Where 64 people tried and failed, one alumna outwitted a Jeopardy! phenom

Emma Boettcher ’14, a librarian at the University of Chicago, bested Jeopardy! titan James Holzhauer in June. She went on to win her next two games.
Jeopardy Productions Inc.
Even if you don’t watch Jeopardy!, the news in June was hard to miss, trumpeted as it was across all forms of media. The champ had fallen: Sports gambler James Holzhauer, whose Jeopardy! winnings totaled a gargantuan $2.46 million, and whose nigh-invulnerable trivia prowess across 32 wins had reignited America’s love for “Daily Doubles,” had been toppled by Emma Boettcher ’14, a straight-shooting, 27-year-old librarian at the University of Chicago. 

When Boettcher taped the show back in March, none of Holzhauer’s shows had yet aired on TV. It was only later that Boettcher watched Holzhauer rise to become a national fixation — holding secret the knowledge that she would be the one to bring his run to an end just shy of Jeopardy!’s regular-season winnings record.

As the airdate for their showdown approached, Boettcher deactivated her Facebook page and prepared for the worst. “I didn’t know what the media response would be,” she tells PAW. “Toward James it’s mostly been positive, so I wasn’t sure if I would be this Jeopardy! villain. Especially because Jeopardy!’s had such great ratings, and now I kind of feel like I’ve taken that away from them. He’s such a tough act to follow.”

In fact, Boettcher has become something of a Jeopardy! star in her own right. The New York Times profiled how she prepared — she pretended she was behind a podium by standing several feet from the television and used a toilet-paper holder to simulate a clicker — and then updated readers when Boettcher’s streak ended after three games and $97,002 in winnings. (She added another $1,000 to her winnings after her defeat in the fourth game.)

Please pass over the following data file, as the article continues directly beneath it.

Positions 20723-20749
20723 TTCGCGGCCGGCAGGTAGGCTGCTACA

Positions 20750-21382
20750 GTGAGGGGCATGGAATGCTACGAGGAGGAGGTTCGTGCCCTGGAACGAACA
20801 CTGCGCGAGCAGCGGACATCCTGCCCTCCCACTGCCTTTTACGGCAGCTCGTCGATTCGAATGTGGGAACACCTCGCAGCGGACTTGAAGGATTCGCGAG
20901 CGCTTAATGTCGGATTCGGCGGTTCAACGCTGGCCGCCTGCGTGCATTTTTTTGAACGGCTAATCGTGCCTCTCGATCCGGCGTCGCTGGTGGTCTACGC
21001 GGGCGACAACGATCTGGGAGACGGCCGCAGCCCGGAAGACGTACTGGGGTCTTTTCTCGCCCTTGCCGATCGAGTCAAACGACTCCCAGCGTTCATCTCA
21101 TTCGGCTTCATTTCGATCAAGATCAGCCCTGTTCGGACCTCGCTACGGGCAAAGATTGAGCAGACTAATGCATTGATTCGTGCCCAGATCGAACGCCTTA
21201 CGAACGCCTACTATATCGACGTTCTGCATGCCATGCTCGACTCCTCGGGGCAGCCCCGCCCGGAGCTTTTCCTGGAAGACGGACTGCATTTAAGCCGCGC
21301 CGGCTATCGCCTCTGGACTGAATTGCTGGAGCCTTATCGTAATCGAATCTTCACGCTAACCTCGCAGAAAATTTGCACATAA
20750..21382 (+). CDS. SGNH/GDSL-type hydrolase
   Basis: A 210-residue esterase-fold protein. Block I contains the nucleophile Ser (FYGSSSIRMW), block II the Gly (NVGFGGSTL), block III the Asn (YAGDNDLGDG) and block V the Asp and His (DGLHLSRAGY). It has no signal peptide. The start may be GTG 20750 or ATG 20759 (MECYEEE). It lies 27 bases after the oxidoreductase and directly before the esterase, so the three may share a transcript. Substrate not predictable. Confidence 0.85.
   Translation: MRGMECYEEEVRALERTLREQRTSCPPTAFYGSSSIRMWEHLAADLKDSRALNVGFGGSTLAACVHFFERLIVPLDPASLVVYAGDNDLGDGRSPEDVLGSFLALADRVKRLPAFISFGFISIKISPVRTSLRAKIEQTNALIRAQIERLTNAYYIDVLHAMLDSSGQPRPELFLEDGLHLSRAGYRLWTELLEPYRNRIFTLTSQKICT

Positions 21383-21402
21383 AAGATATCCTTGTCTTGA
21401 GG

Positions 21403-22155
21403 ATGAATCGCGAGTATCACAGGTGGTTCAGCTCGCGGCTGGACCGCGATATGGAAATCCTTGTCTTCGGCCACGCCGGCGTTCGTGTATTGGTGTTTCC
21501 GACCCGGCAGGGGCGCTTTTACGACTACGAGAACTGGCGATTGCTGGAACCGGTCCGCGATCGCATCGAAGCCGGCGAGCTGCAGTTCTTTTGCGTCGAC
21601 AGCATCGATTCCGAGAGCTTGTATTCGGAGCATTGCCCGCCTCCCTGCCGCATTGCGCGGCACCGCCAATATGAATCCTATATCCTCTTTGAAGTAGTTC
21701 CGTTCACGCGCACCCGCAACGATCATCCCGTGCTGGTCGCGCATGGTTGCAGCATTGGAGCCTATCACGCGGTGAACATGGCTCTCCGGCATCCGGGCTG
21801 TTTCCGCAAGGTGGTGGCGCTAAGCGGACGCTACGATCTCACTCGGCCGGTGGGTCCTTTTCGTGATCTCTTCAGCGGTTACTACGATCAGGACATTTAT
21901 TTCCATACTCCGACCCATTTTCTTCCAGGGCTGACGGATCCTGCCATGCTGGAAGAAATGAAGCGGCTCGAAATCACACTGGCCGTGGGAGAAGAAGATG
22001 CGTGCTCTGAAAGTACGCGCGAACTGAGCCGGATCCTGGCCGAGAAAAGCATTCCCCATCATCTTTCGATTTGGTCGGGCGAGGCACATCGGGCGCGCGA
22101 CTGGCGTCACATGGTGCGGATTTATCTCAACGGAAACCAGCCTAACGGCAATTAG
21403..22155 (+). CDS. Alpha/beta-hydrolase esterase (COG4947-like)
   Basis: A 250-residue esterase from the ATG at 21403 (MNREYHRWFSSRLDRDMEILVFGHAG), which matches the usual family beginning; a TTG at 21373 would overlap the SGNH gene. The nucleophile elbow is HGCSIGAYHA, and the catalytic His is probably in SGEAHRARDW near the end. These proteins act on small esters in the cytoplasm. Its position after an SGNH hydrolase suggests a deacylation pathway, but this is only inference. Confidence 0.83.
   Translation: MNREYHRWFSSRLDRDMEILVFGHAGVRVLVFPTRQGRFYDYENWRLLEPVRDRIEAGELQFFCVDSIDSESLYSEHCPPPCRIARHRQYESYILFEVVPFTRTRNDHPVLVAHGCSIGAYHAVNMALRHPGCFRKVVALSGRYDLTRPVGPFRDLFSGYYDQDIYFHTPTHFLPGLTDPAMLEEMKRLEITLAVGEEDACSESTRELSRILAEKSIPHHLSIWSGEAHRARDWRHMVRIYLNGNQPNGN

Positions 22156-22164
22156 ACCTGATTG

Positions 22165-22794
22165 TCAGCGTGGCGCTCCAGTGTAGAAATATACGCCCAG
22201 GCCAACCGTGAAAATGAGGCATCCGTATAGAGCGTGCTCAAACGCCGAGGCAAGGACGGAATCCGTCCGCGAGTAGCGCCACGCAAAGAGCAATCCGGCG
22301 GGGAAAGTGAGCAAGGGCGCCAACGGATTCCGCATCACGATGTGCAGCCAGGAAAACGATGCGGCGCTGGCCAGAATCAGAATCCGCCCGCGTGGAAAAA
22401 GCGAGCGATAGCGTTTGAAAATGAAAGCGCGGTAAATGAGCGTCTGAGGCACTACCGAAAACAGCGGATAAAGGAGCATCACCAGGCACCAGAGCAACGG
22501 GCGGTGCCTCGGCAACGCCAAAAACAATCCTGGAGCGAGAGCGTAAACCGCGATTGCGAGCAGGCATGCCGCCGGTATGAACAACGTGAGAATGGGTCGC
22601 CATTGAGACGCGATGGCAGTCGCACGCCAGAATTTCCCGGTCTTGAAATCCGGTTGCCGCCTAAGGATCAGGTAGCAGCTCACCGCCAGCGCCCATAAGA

Slate published a paen titled “Emma Boettcher Is the Chill, No-Nonsense Jeopardy! Champ of My Heart,” which noted that Boettcher’s success, while less flashy than Holzhauer’s, was certainly no fluke: She has been studying trivia for years in preparation for a possible Jeopardy! appearance, and in 2016 had even written her master’s thesis (for a degree in information science at the University of North Carolina) on ways to assess the difficulty of the game’s clues. 

 In her personal life, Boettcher says, the response to her run has “been lovely. I’ve heard from a lot of people that I hadn’t spoken to in years, including Princeton professors. And it’s just been really nice talking to those people again.”

Boettcher’s time in college has echoed across her Jeopardy! experience in surprising ways. Academically and socially, Boettcher found herself drawn at Princeton to the theater: She joined the Princeton Shakespeare Company as a sophomore, serving as a stage manager for plays including Titus Andronicus, Taming of the Shrew, and Shakespeare contemporary Christopher Marlowe’s Doctor Faustus. As a senior pursuing a major in comparative literature and a certificate in theater, she wrote her thesis on ghosts and magic in the tragedies of Shakespeare — with some Faustus thrown in toward the end for good measure.

So it was a stroke of fortune — or perhaps fate, as the old playwrights would say — when host Alex Trebek revealed the Final Jeopardy category at the end of Boettcher’s close-fought game against Holzhauer. It was Shakespeare: “The line ‘a great reckoning in a little room’ in As You Like It is usually taken to refer to this author’s premature death.”

The answer, as Boettcher well knew, was “Marlowe.”